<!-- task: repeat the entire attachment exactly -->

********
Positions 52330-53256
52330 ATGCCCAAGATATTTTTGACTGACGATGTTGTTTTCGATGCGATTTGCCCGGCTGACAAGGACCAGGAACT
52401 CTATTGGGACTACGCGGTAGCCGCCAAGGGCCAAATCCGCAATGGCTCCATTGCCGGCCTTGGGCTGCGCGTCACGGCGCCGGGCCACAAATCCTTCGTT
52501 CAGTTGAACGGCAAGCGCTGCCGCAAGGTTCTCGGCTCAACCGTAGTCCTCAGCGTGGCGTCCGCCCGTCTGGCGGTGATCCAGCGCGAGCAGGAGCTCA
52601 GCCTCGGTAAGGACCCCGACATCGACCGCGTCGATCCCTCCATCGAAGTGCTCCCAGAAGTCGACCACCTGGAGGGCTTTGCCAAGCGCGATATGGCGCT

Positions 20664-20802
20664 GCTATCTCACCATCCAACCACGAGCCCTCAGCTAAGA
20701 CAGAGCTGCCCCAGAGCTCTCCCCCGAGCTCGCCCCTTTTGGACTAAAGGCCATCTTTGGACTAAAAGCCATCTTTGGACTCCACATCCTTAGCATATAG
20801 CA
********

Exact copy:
Positions 52330-53256
52330 ATGCCCAAGATATTTTTGACTGACGATGTTGTTTTCGATGCGATTTGCCCGGCTGACAAGGACCAGGAACT
52401 CTATTGGGACTACGCGGTAGCCGCCAAGGGCCAAATCCGCAATGGCTCCATTGCCGGCCTTGGGCTGCGCGTCACGGCGCCGGGCCACAAATCCTTCGTT
52501 CAGTTGAACGGCAAGCGCTGCCGCAAGGTTCTCGGCTCAACCGTAGTCCTCAGCGTGGCGTCCGCCCGTCTGGCGGTGATCCAGCGCGAGCAGGAGCTCA
52601 GCCTCGGTAAGGACCCCGACATCGACCGCGTCGATCCCTCCATCGAAGTGCTCCCAGAAGTCGACCACCTGGAGGGCTTTGCCAAGCGCGATATGGCGCT

Positions 20664-20802
20664 GCTATCTCACCATCCAACCACGAGCCCTCAGCTAAGA
20701 CAGAGCTGCCCCAGAGCTCTCCCCCGAGCTCGCCCCTTTTGGACTAAAGGCCATCTTTGGACTAAAAGCCATCTTTGGACTCCACATCCTTAGCATATAG
20801 CA